As a child I was blessed enough to grow up free diving with my family around Florida and I always enjoyed the experience of holding my breath under water. I remember bringing my watch into the pool and timing how long I could hold my breath for in the effort to train for diving deeper. I also enjoyed the practice of holding my breath for as long as possible and just floating face down on the surface with my eyes closed and body completely relaxed and just enjoy the feeling of silence in the water. I say all of this because I feel drawn to the pranayama practice. I love the moment after a big inhale and you use your right hand, thumb and ring finger to close off the nostrils and tuck the chin in deep to the throat and just sit and hold. The thing that I never did as a kid was try to hold my breath after exhaling all of the air out of my lungs. That just never occurred to me as a very good idea. I enjoy taking a deep breath and floating and then exhaling all of the air and letting the body sink down to the bottom but then coming back up pretty quickly. So the pranayama routine takes things to a whole new level with exhaling the air out and holding close to the same amount of time as the inhale retention. This is when things get really interesting and I must say, some panic can arise. Today I felt a bit more brave and pushed the edge and feel kind of stoked right now from the experience. I can’t wait for tomorrow morning to give it another go.


Today felt really sweet in the Mysore practice. I am so sore that I had to slow down a bit but that was helpful because I felt a little more calm in the breathing. Yesterday when I got to Kapotasana I got so close to catching my heels. I mustered up the gumption to ask for some assistance and Atsuro, Tim’s instructor (who is amazing by the way) came over and pulled me all the way in. So when I got to Kapotasana today I decided I would do it on my own. I got to that intricate point when you are so close but the most tiny bit more seems like it is yards away. This is one of those precipice points where you either give up or you give it that little bit extra, and then even a little bit more, and bam you nail it. It is these little moments that are so entertaining.

After Kapotasana Tim assisted me in Supta Vajrasana. That is the one where you put your legs in lotus and then cross your arms behind your back and grab a hold of the feet. Then your teacher holds down your knees so you can back bend and touch your head on the floor and you don’t let go of your feet. Midway through I struggled to keep my grip and lost it. When I came up Tim made joke and asked if I ate to many cookies? I said, Tamara’s grandma is an incredible cook. Check out this photo of some key lime pie she made for us. Being a Florida boy I am a sucker for some homemade key lime pie.

When I got to Kasyapasana, Atsuro assisted me perfectly. It is one of my favorite poses. You put one leg behind your head and then lay on your back and try to straighten the extended leg so the leg comes down to the ground and simultaneously extend the spine and open the hips as much as possible. It is one of the poses that assistance seems so essential to make some progress in. This is a key ingredient to the Ashtanga practice. Hands on assistance done intelligently is a truly a form of art.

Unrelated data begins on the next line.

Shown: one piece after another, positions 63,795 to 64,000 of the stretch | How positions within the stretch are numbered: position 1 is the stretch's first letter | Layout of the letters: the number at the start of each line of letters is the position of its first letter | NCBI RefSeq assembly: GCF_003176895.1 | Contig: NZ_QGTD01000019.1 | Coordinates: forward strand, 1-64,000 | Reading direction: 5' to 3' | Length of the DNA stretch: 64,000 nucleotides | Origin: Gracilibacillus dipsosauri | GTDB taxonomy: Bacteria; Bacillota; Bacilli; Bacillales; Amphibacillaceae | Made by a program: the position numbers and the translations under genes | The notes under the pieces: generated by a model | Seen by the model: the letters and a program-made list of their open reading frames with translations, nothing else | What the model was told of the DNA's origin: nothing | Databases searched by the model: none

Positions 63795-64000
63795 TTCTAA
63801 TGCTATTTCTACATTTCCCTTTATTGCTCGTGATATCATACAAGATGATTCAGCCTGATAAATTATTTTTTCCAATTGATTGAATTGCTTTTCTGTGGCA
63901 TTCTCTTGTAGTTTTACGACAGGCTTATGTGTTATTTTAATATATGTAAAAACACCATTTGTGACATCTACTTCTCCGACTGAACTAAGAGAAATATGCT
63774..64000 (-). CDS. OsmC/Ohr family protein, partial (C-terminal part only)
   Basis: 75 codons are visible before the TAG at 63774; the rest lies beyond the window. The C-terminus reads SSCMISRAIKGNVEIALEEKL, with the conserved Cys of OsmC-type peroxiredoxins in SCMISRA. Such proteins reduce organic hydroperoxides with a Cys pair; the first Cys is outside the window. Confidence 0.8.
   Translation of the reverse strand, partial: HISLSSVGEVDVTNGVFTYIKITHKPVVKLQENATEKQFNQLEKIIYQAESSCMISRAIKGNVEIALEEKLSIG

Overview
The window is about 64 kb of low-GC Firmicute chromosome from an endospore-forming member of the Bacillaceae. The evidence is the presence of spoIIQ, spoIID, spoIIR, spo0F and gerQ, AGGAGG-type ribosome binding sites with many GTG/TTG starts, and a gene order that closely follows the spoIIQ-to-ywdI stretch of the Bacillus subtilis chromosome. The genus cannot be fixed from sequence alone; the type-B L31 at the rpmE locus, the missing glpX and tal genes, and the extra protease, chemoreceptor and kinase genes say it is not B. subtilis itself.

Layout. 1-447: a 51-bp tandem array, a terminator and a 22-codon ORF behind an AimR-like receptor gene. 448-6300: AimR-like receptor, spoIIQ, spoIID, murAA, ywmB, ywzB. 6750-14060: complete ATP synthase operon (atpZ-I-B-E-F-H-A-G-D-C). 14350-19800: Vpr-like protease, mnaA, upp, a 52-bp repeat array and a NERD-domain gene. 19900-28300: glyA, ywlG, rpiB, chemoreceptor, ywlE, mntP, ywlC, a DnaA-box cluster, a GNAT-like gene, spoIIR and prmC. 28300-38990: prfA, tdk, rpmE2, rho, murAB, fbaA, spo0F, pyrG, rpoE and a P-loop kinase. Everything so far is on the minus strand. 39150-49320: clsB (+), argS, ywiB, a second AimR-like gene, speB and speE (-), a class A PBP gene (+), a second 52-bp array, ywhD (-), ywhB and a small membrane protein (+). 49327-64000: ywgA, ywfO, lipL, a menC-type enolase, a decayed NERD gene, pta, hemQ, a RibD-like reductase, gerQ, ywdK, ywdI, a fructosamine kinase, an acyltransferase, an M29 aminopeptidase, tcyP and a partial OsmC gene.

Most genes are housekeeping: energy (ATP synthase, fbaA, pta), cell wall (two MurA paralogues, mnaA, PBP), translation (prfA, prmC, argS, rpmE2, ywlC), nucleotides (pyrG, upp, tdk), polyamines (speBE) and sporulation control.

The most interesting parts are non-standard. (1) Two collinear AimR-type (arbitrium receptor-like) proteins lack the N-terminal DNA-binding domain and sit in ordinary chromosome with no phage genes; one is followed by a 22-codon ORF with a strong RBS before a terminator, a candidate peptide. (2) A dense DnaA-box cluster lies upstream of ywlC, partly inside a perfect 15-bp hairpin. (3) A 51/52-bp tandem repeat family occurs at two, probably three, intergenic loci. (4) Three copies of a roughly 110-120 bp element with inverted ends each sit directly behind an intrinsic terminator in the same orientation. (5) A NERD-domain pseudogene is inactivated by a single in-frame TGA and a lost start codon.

In our Teacher Training session we covered the details of the remaining standing poses from Ardha Baddha Padmapaschimottanasana (Half Bound Lotus Intense Pose) through Virabhadrasana (Warrior Pose). Typically nowadays if one is going into the second or third series you would make that entry after Parsvottanasana (Side Intense Pose). So there were many questions as to why is Tim is having us cover the remaining standing poses after that. His thoughts are that they are very beneficial poses and that it could be a good idea to still do them. He made reference to the point that we think that there are these hard cut in stone rules that actually don’t really exist. I took from his points that he is encouraging us to keep an open mind. I really appreciated that fact that he took the time to include them into the study. I learn more each time and hear different things when the details are explained again and again.

Today we began our foray and investigation into the poses of the Third series. We covered Viswamitrasana and Vasisthasana. Tim has such an wealth of knowledge regarding the mythology of yoga and can recall these very lengthy stories in a concise way that cuts to the essence and conveys the deeper meaning behind the names of the poses and how they relate to yoga as a whole. Plus we get to sit and listen to these stories after taking a lunch break and avoid the inevitable…..practicing these poses and possibly getting adjusted in them. After a full day of practice I started to wonder, how in the world are we going to pull this off. I have faith Tim has a few tricks up his sleeve.